How to Easily Paint a Washer and Dryer

One way to uplift the look of appliances and tools is to paint them. Since many of these appliances are made from metal, painting them may prove to be a bit challenging.

This is because painting metals is different from painting other surfaces. 

Unlike plaster and wood, paint doesn’t stick well to metal surfaces. Additionally, metal is also prone to chemical reactions like oxidation and rusting.

Transform your laundry room with a fresh look by learning how to easily paint your washer and dryer. This step-by-step guide covers all the essentials, from choosing the right paint to prepping the surface and applying the perfect finish. Discover tips and tricks for a professional-looking result that lasts. Curious about the process and the stunning before-and-after photos? Dive in and start your DIY project today!

As such, it’s essential to use paint specially formulated for metals to control weathering and rusting and ensure the paint sticks well.

Types of Metal Paint

Metal paints may either be oil-based or water-based in spray-can or brush-on versions. While oil-based paint may be trickier to work with, it has longer-lasting results. Water-based acrylic paintings, on the other hand, are easier to work with but more challenging to find in spray form, especially for exterior use.

Here is a look at how the two paint types work. 

Spray-can Paint

This is the easiest paint to use when spraying metal. It works well on metal items with many contours, such as wrought-iron fences, railings, or even patio furniture. However, spray-can paints neither produce smooth nor uniform finishes like brush-on paints. You may also need to paint several coats before you get the desired finish.

Good ventilation and a respirator are crucial when using this type of paint. Most spray-can paints are oil-based; finding a water-based spray paint may be difficult. 

Brush-on Paint

Using a brush to paint your metal appliances or items may take considerably longer, but the finish is smoother and more durable than spray cans. A variety of water-based and oil-based brush-on paints are available. 


Using a primer is crucial when painting metals if you want good results. If the metal surface has been previously painted, you must remove the old paint. You also need to clean the metal out of any dirt, grease and debris using a scuffing pad, sandpaper or a wire-brush tool. 

If the surface is smooth and has no blemishes, you’ll still need to scuff it up with sandpaper so that the primer can easily adhere to it. The sandpaper or scuffing pad will also help clear any metal imperfections.

Safety Considerations

Safety is paramount when taking on a DIY project. Wear a dust mask or respirator, gloves, and protective goggles. Work in a well-ventilated area to minimize any effects the paint may have on you. When removing rust using a wire rotary tool, wear earplugs to prevent ear damage.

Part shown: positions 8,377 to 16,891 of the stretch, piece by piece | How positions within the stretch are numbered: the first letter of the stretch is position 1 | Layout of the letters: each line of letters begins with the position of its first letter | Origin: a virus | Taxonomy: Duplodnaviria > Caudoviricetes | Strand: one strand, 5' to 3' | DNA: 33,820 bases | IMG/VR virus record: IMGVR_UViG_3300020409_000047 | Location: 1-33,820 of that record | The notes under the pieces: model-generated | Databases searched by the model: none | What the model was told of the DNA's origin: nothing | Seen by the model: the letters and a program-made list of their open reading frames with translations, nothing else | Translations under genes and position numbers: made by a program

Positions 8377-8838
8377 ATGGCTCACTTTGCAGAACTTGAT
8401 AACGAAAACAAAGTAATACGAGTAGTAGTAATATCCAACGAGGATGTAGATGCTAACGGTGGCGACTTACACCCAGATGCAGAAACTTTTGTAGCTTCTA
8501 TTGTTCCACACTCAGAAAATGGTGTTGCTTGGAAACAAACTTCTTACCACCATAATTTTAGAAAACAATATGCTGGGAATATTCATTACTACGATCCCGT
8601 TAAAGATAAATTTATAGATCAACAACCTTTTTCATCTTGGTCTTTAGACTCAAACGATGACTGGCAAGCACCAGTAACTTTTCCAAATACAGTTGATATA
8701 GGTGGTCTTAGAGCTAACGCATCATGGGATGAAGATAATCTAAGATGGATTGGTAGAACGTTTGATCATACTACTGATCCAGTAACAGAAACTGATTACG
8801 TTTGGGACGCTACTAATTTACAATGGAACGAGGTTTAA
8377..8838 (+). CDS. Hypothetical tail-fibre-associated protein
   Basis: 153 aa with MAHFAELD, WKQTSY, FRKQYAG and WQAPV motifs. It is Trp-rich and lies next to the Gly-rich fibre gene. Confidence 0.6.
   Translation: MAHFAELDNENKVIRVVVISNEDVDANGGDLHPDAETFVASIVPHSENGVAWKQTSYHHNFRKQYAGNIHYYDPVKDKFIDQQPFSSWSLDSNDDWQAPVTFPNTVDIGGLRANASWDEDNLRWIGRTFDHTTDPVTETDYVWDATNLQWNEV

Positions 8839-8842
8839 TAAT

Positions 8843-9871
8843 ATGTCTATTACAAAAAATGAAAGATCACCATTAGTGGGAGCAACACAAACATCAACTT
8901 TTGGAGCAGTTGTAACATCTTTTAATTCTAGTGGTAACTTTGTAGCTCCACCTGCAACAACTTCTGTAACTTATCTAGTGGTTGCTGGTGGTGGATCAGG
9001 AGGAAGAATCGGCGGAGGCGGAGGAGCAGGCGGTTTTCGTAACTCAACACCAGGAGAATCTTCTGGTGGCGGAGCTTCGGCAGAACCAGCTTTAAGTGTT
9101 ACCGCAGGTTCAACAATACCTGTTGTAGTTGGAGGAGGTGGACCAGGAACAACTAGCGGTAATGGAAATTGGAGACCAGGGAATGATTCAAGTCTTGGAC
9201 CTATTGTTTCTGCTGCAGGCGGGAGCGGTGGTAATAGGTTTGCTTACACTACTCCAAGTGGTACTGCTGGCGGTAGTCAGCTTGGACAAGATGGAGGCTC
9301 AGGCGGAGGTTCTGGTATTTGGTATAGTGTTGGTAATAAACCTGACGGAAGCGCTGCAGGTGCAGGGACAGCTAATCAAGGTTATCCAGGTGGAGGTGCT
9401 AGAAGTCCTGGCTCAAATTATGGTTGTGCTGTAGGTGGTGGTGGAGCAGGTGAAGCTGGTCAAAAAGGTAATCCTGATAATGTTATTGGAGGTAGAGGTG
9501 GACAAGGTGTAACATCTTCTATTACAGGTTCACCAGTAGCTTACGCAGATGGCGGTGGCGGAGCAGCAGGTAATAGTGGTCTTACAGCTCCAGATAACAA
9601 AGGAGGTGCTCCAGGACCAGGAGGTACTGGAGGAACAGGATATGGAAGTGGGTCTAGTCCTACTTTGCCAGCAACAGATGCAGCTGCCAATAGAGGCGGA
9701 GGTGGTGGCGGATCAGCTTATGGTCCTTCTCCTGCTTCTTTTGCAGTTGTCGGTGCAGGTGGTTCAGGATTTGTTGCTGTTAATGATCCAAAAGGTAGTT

• Earplugs
  • Googles 
  • Scuffing pads 
  • Shop rags 
  • Dust mask or respirator
  • Wire brush or wire brush drill attachment 
  • Natural bristle paint brush (optional)


  • Acetone 
  • Water-based acrylic paint or oil-based paint made for metal 
  • Rust remover (optional)
  • Mineral spirits (optional)


1. Identify the Metal 

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Just like when painting any other metal surface, it’s essential to identify the metal your washer and dryer are made of before painting it. Different metals will require different primers. The two main distinctions are ferrous (iron-based) and non-ferrous metals. 

Ferrous metals include cast iron, steel, and wrought iron. As they’re iron-based, ferrous metals are susceptible to rust. If the area was previously painted, you’ll likely notice signs of rust on the chipped paint. 

Non-ferrous metals include zinc, copper, aluminum, and stainless steel. These metals use a primer different from that used for iron-based metals. For ferrous metals treated with a thin outer layer of zinc to prevent rusting, you can use the same primer as non-ferrous metals during the priming process.

2. Remove Old Paint and Rust 

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Using a wire brush, remove any loose or flaking paint, ensuring you remove as much surface rust as possible in the process. 

If you notice a handheld wire brush is ineffective, consider using a grill by attaching a grill wire brush attachment. This is especially true for highly degraded surfaces. 

If the rust has spread deep into the metal’s surface, soak the object in an appropriate rust remover and follow the manufacturer’s instructions to remove the rust. Once you’ve removed the rust, wipe the surface with a clean, damp cloth to remove any leftover rust, dust, or debris.